“And if those religious belief preclude murder (ie Thou shalt not kill, and all variations)- which the US has most definitely committed, generally under the umbrella of "collateral damage"- will you sue the gov't for that? It's funny how people pick and choose.”
“(cut off) so the parallel to it would be a scenario like- instead of having protesters picket, have them "browse" around in a store and take up enough space, preventing actual patrons with the intent to purchase from entering and doing business. That, last time I checked, isn't illegal. either way, I get the impression that we're on some level in agreement the main issue, so. =)”
“there are legal and illegal ways. Extend that argument and a disgruntled customer pontificating about how So-and-so's business is horrible is, in essence, the same. You reach out and try to stop business. I suspect that you're talking about method though. Ok. Theoretically, the business in question could up their servers to handle the amount of traffic generated by the zombies (maybe not. I'm not too knowledgeable about this) I mean, it'd have to be a ridiculous amount, but it is theoretically possible. Standing outside a storefront would require patrons to physically break the blockade, and wouldn't be possible if populated by a sufficient number. Since the site is physical, they might not have the option to expand. Buying backup servers is possible. Buying backup websites mirroring each other is possible. That's beside the point. Method. Ok. Hacking and employing other computers without consent is illegal. But, and I could be off here, this isn't what they're being charged for (or would be if they were charged). Again, I could be off the mark. The impression that I've gotten is that they're charged (or would be) for what you said- damage a business, economically. It wouldn't be for damaging their reputation since their action is a result of popular opinion (and maybe only within certain sub-group, depending) and wouldn't be libel or slander. So crashing the site. But they aren't hacking the site and f*in with code or whatever. They're not smashing or rendering servers obsolete or anything like stuxnet.”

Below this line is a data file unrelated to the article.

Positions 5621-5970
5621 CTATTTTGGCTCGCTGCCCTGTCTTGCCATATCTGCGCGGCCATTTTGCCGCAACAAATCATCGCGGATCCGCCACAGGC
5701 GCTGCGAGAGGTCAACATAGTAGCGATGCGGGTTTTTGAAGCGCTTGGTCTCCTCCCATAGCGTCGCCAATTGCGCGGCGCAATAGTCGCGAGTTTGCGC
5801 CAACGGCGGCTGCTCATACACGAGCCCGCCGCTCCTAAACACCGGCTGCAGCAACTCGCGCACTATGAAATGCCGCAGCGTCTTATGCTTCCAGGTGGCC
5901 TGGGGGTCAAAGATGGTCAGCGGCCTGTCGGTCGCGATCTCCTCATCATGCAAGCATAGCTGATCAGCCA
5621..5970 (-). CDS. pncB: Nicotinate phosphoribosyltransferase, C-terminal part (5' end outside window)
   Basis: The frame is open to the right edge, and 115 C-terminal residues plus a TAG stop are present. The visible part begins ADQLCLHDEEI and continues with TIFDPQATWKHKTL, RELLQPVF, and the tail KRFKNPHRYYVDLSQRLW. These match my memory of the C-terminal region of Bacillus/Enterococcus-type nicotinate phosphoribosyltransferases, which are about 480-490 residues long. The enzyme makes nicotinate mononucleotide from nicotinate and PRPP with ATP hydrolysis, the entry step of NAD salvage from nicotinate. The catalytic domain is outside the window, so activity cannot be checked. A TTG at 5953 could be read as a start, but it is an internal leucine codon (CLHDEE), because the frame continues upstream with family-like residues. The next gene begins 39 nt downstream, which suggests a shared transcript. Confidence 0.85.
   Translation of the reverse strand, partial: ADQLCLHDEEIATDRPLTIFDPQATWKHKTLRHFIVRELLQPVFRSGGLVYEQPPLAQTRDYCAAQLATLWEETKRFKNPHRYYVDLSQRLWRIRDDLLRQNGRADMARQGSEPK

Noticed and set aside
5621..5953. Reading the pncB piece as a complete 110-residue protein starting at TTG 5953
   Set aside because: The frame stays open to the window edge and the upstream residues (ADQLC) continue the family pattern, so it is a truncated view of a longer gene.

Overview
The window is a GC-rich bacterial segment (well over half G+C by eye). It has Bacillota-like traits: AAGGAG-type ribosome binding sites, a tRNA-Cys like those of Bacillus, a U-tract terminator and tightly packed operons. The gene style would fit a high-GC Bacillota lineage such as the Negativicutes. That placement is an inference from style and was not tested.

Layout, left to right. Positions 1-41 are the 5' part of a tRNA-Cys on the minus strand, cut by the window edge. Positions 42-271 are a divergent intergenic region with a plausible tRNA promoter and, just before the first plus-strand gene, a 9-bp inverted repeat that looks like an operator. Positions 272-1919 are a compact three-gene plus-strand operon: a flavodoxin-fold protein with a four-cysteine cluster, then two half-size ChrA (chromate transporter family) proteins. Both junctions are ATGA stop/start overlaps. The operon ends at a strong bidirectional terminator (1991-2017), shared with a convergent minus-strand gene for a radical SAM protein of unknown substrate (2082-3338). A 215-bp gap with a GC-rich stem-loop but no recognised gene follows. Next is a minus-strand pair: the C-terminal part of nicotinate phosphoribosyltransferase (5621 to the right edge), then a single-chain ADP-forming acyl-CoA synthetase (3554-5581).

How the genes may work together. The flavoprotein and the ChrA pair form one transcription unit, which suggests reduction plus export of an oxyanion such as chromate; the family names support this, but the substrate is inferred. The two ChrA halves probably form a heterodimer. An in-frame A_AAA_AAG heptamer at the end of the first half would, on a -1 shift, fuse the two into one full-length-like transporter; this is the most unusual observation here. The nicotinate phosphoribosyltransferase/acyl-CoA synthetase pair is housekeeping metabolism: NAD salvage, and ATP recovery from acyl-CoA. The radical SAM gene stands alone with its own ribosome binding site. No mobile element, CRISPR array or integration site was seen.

“How is it illegal though? They, whomever is involved in the DDoS attacks, are, radically simplified, simply visiting the website in question.”
special38x2 on Jan 13, 2013 at 10:18:49
“Intent to block business is the difference - but you already knew that...just like picketers standing in front of access doors blocking traffic. Trying to spin this as something other than an effort to cause damage to a business = lie...”
“DDoS is, like the article stated, flooding the server with requests. Basically, a lot of people visit the website at the same time, probably hitting the refresh button (or having a program do it) until the server crashes from overload. It's like the whole audience tossing everything in their pockets at a juggler”
Craig Schultz on Jan 13, 2013 at 20:21:10
“Usually not a lot of people.
DDoS attacks are carried out using hacked/zombied computers that create a 'bot-net' that those performing the DDoS use to attack a given server.
The owners of the computers actually attacking the server don't even know their computers are hacked and being used by someone else.”